When do Roo's start acting roo-ey?

Discussion in 'Chicken Behaviors and Egglaying' started by DixieByrdRN, Jun 5, 2007.

  1. DixieByrdRN

    DixieByrdRN Out Of The Brooder

    My 8 week old roo just kinda attacked my other, much smaller roo (same age). This is the first time he has ever done that. He grabbed the back of his neck with his beak like he was biting him and held on forever (while I am screaming like an idiot). The poor small little guy was making a cry like sound. The little guy just started his teenage crowing so could that be it? Doc (my big roo) has been crowing for weeks. Is it like a hormone thing like dogs do? I thought they wouldn't start fighting until much later?
     
  2. 4H kids and mom

    4H kids and mom Cooped Up

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    Mar 10, 2007
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    Yup its normal, and it gets worse before it gets better. Once they hit 10-11 weeks they begin their "mounting" (uh, servicing) phase, and your big roo will actually hold the little one down and mount him. The held down roo (or hen) will often find a place to hide their head and stay 'submissive' for a long while even after the 'attack'.

    I have found that interferring only makes it worse, as they will do it no matter what, and if you try to keep them apart, it will make the aggresser, even more so. Mine are almost 14 weeks old and I tell you it looks brutal sometimes. Now my Top chicken (ChickenDuck) mounts HIS females and beats the other 2 males if they try to. Everyday there is a battle or two because the other males will try to take over. Chickens are alot like a pack of wolves socially. There are Alphas and there are the 'bottom dwellers' that everyone will gang up on. If you remove an Alpha or a bottom dweller, you are rearranging their pack/flock order and they will fight it out all over again to obtain their possitions. Best I can tell you is to let them work it out. If it gets really bad, use a hose from a distance to break them up. That way, they dont assosiate YOU with breaking up their quarrel. AND it keeps you from getting scarred in your "rescue" efforts!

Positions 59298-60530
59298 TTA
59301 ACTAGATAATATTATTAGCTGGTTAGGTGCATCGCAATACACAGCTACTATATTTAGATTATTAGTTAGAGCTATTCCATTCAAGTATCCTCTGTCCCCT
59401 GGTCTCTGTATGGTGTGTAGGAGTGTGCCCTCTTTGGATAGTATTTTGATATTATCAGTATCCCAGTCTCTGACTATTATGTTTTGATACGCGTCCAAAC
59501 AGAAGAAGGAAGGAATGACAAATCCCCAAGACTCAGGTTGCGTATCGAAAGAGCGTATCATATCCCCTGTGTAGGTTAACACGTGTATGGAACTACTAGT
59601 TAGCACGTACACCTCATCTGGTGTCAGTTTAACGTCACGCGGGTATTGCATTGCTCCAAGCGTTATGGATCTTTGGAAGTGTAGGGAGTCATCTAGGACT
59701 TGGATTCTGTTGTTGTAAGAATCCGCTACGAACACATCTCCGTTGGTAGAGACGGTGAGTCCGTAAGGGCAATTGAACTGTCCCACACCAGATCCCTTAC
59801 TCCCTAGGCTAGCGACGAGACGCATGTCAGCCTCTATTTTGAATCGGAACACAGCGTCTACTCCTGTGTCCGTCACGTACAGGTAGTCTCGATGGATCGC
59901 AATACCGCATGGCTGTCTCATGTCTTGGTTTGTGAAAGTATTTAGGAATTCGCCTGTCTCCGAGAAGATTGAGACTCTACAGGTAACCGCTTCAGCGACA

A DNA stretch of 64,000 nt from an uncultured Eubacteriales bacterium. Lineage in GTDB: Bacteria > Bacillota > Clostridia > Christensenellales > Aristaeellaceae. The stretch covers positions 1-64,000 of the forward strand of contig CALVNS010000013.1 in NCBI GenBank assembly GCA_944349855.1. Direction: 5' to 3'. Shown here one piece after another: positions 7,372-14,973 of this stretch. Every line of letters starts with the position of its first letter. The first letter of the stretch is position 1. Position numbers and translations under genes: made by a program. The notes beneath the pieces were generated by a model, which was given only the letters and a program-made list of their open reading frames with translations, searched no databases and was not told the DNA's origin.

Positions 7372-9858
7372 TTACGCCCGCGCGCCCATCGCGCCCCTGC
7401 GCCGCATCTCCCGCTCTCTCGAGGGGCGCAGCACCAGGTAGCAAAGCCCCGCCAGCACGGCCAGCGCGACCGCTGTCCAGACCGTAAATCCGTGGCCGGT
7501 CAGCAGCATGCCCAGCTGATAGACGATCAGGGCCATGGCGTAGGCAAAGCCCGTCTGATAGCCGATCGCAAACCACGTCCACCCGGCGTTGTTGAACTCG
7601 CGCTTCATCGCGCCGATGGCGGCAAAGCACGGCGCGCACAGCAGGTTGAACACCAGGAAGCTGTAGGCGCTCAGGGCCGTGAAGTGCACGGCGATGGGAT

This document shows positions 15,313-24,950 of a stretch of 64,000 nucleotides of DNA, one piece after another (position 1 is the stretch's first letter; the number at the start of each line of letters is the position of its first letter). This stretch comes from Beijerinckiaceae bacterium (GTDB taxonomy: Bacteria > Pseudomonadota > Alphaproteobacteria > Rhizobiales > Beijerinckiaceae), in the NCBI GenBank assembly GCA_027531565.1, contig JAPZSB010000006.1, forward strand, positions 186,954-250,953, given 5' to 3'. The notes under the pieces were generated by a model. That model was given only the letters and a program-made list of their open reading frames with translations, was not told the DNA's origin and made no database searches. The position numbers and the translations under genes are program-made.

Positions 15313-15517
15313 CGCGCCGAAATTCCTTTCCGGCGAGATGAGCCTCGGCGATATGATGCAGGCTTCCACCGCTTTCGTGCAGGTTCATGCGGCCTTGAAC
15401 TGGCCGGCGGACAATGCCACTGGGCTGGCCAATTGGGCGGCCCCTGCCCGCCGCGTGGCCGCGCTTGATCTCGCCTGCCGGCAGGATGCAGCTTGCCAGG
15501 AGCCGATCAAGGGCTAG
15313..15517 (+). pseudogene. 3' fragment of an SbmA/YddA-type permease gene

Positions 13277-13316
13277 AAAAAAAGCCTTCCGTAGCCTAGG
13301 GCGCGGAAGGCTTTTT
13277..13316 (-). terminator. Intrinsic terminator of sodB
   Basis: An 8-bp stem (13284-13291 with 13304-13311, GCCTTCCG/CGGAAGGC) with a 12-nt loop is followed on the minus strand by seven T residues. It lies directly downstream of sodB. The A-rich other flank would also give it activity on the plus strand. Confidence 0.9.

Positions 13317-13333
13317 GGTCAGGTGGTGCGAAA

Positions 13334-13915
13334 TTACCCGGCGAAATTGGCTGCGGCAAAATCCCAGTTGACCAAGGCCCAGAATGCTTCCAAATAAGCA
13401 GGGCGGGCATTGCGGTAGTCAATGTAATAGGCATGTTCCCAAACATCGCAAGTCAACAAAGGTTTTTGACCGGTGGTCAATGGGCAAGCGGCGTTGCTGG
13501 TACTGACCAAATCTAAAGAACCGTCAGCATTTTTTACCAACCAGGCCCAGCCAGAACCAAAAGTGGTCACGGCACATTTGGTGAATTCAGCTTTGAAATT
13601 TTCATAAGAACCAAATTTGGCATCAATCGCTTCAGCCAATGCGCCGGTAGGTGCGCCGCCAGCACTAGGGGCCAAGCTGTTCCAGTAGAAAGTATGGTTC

Oh, and the 'scream' you hear is more of a hurt pride thing, not really a pain thing. My theory is no blood, no foul. I only break up a battle if I see it getting bloody. (which has only happened once between the two 'middle' roos)
     
  3. rufus

    rufus Overrun With Chickens

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    May 17, 2007
    They are just roosters being roosters. That is life. You might consider having them caponized. When I was a kid, my mom kept the laying hens, but my father would every fall get a couple of hundred male chicks dirt cheap from an egg producer.

    At about six or seven weeks, he would have this old guy that "knew what he was doing" to come over and "fix" the chickens. My mother never let us watch because she said it was really not very nice. But I suspect it also was because the old guy was a real boozer.

    It produced a very juicy, succulent bird. Nothing like trying to cook a rubber rooster.

    Anyway, we never learned how to do the procedure. When I Googled it, I realized it was something I could never do. Also, it seems as if caponizing is illegal in the United Kingdom. However, there must be someone out there that can do it for you.

    Rufus
     
  4. 4H kids and mom

    4H kids and mom Cooped Up

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    Mar 10, 2007
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    I had heard that trying to capoize chickens older than a week or so old can be fatal to them, and that they can die from the stress, or bleeding out. I guess its probably possible to do when done by someone who knows what they're doing, but I'm not sure I would risk it on an older bird. But thats just me I suppose....
     

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